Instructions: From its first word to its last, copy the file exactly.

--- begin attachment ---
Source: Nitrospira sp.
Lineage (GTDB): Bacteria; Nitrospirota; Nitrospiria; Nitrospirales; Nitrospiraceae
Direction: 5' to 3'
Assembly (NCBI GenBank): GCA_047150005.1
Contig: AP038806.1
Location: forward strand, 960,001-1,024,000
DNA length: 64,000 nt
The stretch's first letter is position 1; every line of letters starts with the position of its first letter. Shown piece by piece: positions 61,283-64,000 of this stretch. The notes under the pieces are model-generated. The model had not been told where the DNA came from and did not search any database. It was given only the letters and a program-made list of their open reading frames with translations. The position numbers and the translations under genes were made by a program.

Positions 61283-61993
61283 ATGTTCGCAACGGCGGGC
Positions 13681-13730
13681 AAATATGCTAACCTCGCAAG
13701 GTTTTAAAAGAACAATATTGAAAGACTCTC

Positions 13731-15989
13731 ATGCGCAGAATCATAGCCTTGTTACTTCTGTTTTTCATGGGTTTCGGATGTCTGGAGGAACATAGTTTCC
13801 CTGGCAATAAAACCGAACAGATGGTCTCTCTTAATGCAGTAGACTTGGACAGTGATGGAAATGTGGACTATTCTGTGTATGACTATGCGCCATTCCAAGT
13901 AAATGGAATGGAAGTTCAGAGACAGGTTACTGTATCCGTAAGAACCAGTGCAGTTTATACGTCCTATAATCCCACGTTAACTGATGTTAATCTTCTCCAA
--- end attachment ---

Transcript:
Source: Nitrospira sp.
Lineage (GTDB): Bacteria; Nitrospirota; Nitrospiria; Nitrospirales; Nitrospiraceae
Direction: 5' to 3'
Assembly (NCBI GenBank): GCA_047150005.1
Contig: AP038806.1
Location: forward strand, 960,001-1,024,000
DNA length: 64,000 nt
The stretch's first letter is position 1; every line of letters starts with the position of its first letter. Shown piece by piece: positions 61,283-64,000 of this stretch. The notes under the pieces are model-generated. The model had not been told where the DNA came from and did not search any database. It was given only the letters and a program-made list of their open reading frames with translations. The position numbers and the translations under genes were made by a program.

Positions 61283-61993
61283 ATGTTCGCAACGGCGGGC
Positions 13681-13730
13681 AAATATGCTAACCTCGCAAG
13701 GTTTTAAAAGAACAATATTGAAAGACTCTC

Positions 13731-15989
13731 ATGCGCAGAATCATAGCCTTGTTACTTCTGTTTTTCATGGGTTTCGGATGTCTGGAGGAACATAGTTTCC
13801 CTGGCAATAAAACCGAACAGATGGTCTCTCTTAATGCAGTAGACTTGGACAGTGATGGAAATGTGGACTATTCTGTGTATGACTATGCGCCATTCCAAGT
13901 AAATGGAATGGAAGTTCAGAGACAGGTTACTGTATCCGTAAGAACCAGTGCAGTTTATACGTCCTATAATCCCACGTTAACTGATGTTAATCTTCTCCAA